Very close friends of ours had the joy of one of their daughters having identical twin boys this past December. There’s a shortage of boys in this family so getting them two at a time was really special.
The grandparents we’ve known for over 40 years since they were teenagers. Mom we’ve know since she was born. In other words, we go back a long way.
We thought about what we could give the twins that would be special, considering the circumstances. Another stuffed animal or a cute shirt just didn’t seem to cut it. After giving it some thought, the obvious choice would be something that would have meaning to them later in life. That sounded to me like a pair of knives.
I wanted to make them a little unique. Small enough for a growing boy but big enough to be useful as they grew up and started hunting and fishing. After all, their mom grew up in a hunting family and is as capable in the field as most guys.
I put together the following story board and printed a copy for each of the boys so in a few years they read the who, what and why behind the knives.
The Story of Your Knives
Your knife and sheath were made by an ‘old guy’ who is a close family friend. We’ve known your mother since she was born and your grandparents since they were teenagers. We feel like a part of your family and Jan and I wanted you to have something to enjoy well into adulthood.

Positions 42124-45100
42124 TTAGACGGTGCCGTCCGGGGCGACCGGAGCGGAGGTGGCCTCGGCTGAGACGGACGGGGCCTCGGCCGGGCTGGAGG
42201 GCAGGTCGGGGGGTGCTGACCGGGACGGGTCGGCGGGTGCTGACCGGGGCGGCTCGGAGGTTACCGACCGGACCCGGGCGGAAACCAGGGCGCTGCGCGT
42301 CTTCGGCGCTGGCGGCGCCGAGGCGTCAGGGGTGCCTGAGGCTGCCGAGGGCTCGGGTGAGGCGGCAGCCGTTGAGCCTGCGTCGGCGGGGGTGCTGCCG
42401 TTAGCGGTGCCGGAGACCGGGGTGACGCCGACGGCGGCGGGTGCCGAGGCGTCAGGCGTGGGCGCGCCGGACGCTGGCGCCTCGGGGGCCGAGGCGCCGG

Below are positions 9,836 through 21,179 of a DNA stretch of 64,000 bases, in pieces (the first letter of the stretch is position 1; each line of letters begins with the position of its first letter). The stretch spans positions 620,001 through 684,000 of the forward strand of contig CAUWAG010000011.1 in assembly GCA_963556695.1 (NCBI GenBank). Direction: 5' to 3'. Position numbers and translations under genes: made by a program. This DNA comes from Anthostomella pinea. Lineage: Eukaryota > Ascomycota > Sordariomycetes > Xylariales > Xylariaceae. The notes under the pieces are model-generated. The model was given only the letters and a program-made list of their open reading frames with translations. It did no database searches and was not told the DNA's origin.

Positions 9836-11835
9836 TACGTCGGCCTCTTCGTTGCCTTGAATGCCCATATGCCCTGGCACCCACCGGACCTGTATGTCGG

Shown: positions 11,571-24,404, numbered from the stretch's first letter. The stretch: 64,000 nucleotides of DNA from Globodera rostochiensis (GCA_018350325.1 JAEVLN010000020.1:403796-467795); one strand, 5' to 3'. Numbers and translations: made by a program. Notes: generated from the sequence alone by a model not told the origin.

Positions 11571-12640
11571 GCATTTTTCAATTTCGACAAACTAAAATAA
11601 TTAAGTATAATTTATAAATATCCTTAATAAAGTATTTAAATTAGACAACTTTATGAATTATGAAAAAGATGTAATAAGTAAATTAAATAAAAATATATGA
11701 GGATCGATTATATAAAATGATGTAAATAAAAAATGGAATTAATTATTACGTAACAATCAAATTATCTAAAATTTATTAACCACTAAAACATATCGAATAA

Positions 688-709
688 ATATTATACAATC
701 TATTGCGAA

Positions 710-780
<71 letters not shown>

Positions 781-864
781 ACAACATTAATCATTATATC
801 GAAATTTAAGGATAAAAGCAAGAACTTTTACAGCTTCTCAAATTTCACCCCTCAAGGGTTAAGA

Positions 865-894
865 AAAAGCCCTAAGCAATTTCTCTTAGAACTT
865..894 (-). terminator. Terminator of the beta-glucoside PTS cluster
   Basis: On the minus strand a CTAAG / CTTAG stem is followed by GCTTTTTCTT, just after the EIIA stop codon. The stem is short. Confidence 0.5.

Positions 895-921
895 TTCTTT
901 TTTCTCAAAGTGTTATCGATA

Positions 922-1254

The handle of your knife is Bolivian Rosewood. The blade is 440 Stainless Steel. The pins holding the handle to the blade are called Mosaic pins. Here’s how it all came together. First, I laid the blades on the wood to trace the outline of the knife handle. Then they were rough sawn to the approximate size.
After drilling holes in the wood for the mosaic pins to go through, the handle panels are glued to the blades with a strong epoxy glue. Before the glue is dry, I put the pins in the holes and clamp everything together to dry.
After the glue is dry, the handle is ready to be shaped and sanded smooth. Once this is complete, several coats of TruOil are hand rubbed into the wood. If the finish ever wears on your handle, lightly sand them with a fine sand paper and apply a few more coats of TruOil.
I traced the shape of the knife onto a piece of leather and carefully cut it out and dyed it. I dampened the leather with water and stamped the footprints into it. The foot prints make me think of the many walks I’ve made hunting, fishing, camping and just exploring carrying my knife with me. It was an important companion as I hope this knife will be to you.
After the leather dried, holes were punched for the stitching and the edges of the sheath were glued together to get ready to sew.
With the sewing complete, I sanded the edges of the leather. Then the sheath was thoroughly dampened with water and the knife was put in the sheath. I pressed the leather tight around the knife to case it (shape it) to the knife. When it dried, I burnished (polished) the edges of the sheath by rubbing them with a round piece of wood to leave a nice smooth edge. Then a coat of leather polish was rubbed into the sheath to protect it.
And that is how your knife came into the world. Jan and I hope you enjoy it and create many years of memories with it.